“I don’t know what type of fall it was but it must have been pretty dramatic,” she said. “I just remember them saying ‘Leigh, keep breathing.’ I remember it was a sheriff, and he said, ’Leigh keep breathing.’ There isn’t pictures, there is just words, ‘Leigh keep breathing.’”

Doctors were initially unsure she would ever walk again. What no one knew at the time was that her brain suffered the most severe damage, but in a unique way. Erceg has no memory of her old life, not even her childhood. She relies on Amber Anastasio, who she has been best friends with since the fifth grade, to help her understand who she used to be.

Leigh Erceg, right, and her friend Amber Anastasio, left, are shown here holding a picture of the two of them taken before Ercegs accident.

Leigh Erceg, right, and her friend Amber Anastasio, left, are shown here holding a picture of the two of them taken before Erceg’s accident.

In addition to her memories, Erceg also lost her ability to feel emotion, which doctors describe as “flat effect.” She has since learned to smile or chuckle as a response to social cues, but says she doesn’t feel or understand the reaction. She said she was initially misdiagnosed with bipolar disorder.

“Leigh was a total extrovert. She was very confident,” Anastasio said, “I just know that she is different now. It’s not a bad different. It’s just different. It’s who she is now.”

Erceg has a home now filled with mathematical equations and art — her interpretations of how she sees the world. All of her drawings are done with headphones on, music blaring and a Sharpie in hand. When she’s drawing, Erceg said “all the dimensions of the house” run through her mind.

“At one point, all theoretical designs come in occupancy of a triangle, of a linear line, of circulations,” she said, describing one of her drawings.

Leigh Ercegs home is now filled with mathematical equations and art -- her interpretations of how she sees the world.

Meredith Frost/ABC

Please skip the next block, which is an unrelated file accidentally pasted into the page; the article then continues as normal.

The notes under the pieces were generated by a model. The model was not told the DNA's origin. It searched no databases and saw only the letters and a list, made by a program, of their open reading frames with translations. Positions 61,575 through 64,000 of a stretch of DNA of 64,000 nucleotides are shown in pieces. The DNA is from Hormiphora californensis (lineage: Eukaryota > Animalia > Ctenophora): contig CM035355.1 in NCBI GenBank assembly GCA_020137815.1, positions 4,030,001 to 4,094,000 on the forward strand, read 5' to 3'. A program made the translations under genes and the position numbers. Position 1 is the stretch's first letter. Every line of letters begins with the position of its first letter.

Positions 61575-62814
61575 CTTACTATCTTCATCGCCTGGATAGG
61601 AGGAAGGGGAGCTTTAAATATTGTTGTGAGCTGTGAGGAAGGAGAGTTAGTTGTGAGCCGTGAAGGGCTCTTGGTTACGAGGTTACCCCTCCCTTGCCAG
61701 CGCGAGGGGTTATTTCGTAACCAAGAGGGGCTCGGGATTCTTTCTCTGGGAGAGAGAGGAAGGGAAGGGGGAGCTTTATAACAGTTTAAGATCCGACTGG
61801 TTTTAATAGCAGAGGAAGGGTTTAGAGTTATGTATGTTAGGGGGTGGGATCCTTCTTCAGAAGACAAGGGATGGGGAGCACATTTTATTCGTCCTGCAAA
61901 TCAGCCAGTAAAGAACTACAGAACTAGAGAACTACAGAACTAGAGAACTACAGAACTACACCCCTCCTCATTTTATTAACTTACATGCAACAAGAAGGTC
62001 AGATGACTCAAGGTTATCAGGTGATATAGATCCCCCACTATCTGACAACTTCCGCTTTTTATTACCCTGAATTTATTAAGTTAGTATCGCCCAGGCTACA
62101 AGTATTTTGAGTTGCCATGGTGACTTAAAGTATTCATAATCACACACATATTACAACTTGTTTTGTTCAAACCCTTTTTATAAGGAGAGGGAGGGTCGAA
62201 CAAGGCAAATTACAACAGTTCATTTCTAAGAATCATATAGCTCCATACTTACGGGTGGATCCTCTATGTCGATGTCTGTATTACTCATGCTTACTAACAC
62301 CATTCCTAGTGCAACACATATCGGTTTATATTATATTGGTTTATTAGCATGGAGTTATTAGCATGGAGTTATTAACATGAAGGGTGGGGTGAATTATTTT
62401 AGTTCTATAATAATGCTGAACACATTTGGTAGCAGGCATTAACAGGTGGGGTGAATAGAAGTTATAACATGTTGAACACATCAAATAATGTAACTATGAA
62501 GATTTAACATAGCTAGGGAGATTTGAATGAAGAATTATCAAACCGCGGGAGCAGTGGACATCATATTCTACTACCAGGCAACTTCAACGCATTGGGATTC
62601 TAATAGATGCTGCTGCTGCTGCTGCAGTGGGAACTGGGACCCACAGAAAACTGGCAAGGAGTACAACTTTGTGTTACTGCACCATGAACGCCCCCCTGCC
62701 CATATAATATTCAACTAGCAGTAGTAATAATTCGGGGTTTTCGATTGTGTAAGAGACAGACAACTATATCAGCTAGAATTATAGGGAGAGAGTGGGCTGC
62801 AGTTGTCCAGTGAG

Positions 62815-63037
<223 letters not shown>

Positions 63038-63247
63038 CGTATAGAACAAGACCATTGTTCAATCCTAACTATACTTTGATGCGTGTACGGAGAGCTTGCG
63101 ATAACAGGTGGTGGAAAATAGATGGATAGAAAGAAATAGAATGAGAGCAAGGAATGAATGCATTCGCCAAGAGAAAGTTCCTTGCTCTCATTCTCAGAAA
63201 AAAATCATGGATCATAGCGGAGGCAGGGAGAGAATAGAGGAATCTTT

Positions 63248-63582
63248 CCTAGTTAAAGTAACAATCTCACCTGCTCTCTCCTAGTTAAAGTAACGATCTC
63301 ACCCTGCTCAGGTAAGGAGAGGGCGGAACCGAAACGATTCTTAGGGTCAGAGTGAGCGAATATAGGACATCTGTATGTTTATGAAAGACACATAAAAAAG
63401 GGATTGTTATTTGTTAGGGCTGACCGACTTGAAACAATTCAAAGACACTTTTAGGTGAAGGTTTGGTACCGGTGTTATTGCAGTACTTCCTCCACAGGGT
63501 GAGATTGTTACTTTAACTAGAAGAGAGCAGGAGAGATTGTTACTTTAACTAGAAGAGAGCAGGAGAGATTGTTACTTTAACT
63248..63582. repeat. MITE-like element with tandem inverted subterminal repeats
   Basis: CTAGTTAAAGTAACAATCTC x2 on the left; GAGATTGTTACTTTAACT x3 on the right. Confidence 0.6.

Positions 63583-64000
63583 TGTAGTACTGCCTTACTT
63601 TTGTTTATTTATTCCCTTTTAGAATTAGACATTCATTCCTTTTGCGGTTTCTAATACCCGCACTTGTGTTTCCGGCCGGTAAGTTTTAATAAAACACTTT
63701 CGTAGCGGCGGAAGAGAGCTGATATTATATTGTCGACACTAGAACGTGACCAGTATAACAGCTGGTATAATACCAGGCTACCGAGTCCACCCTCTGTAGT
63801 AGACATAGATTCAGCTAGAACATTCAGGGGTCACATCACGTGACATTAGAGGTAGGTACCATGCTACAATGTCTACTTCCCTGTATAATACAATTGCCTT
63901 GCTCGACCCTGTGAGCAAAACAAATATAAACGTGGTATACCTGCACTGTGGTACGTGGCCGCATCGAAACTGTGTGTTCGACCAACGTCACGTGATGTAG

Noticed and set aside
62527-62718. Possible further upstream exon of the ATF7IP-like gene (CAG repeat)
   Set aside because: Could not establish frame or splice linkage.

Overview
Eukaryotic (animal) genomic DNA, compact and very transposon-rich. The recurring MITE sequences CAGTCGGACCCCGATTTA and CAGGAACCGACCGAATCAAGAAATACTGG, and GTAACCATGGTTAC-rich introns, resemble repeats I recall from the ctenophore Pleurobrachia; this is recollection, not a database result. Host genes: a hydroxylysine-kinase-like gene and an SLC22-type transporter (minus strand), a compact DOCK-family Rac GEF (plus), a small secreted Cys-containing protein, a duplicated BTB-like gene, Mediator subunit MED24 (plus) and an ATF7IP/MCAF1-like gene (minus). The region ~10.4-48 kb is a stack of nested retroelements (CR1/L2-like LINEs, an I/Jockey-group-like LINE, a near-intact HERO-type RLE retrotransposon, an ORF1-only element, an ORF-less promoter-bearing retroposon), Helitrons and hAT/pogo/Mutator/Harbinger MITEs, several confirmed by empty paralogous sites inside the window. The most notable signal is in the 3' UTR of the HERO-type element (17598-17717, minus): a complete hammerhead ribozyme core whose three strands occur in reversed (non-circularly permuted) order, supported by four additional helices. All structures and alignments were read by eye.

Leigh Erceg’s home is now filled with mathematical equations and art — her interpretations of how she sees the world.

The birth of these strange new talents has left Erceg lonely at times and desperate to understand what happened to her, and questioning whether what she sees in her mind is real. She went to Dr. Brit Brogaard at the University of Miami, where she underwent two days of a rigorous series of tests.

After the first test, Erceg started to understand why she draws the way she does. And the way she describes seeing sounds or hearing colors is real, Broggad said.

“Most people, if you ask them to draw a house or a car, they will start with the outline of the car or house, and they will fill in the windows and door, and the wheels,” Brogaard said. “When you ask Leigh to draw something, she will start with the details. She will start with the windows or the wheels – the details, and fill out that way. She is attending to details before she is attending to the whole.”

Erceg’s genius may be accidental, but she has embraced it – a view of the world as colors and numbers, and a beautiful mind she is just beginning to understand.

Inflammation and Neuroprotection in Traumatic Brain Injury.

Importance  Traumatic brain injury (TBI) is a significant public health concern that affects individuals in all demographics. With increasing interest in the medical and public communities, understanding the inflammatory mechanisms that drive the pathologic and consequent cognitive outcomes can inform future research and clinical decisions for patients with TBI.

Objectives  To review known inflammatory mechanisms in TBI and to highlight clinical trials and neuroprotective therapeutic manipulations of pathologic and inflammatory mechanisms of TBI.

Evidence Review  We searched articles in PubMed published between 1960 and August 1, 2014, using the following keywords: traumatic brain injury, sterile injury, inflammation, astrocytes, microglia, monocytes, macrophages, neutrophils, T cells, reactive oxygen species, alarmins, danger-associated molecular patterns, purinergic receptors, neuroprotection, and clinical trials. Previous clinical trials or therapeutic studies that involved manipulation of the discussed mechanisms were considered for inclusion. The final list of selected studies was assembled based on novelty and direct relevance to the primary focus of this review.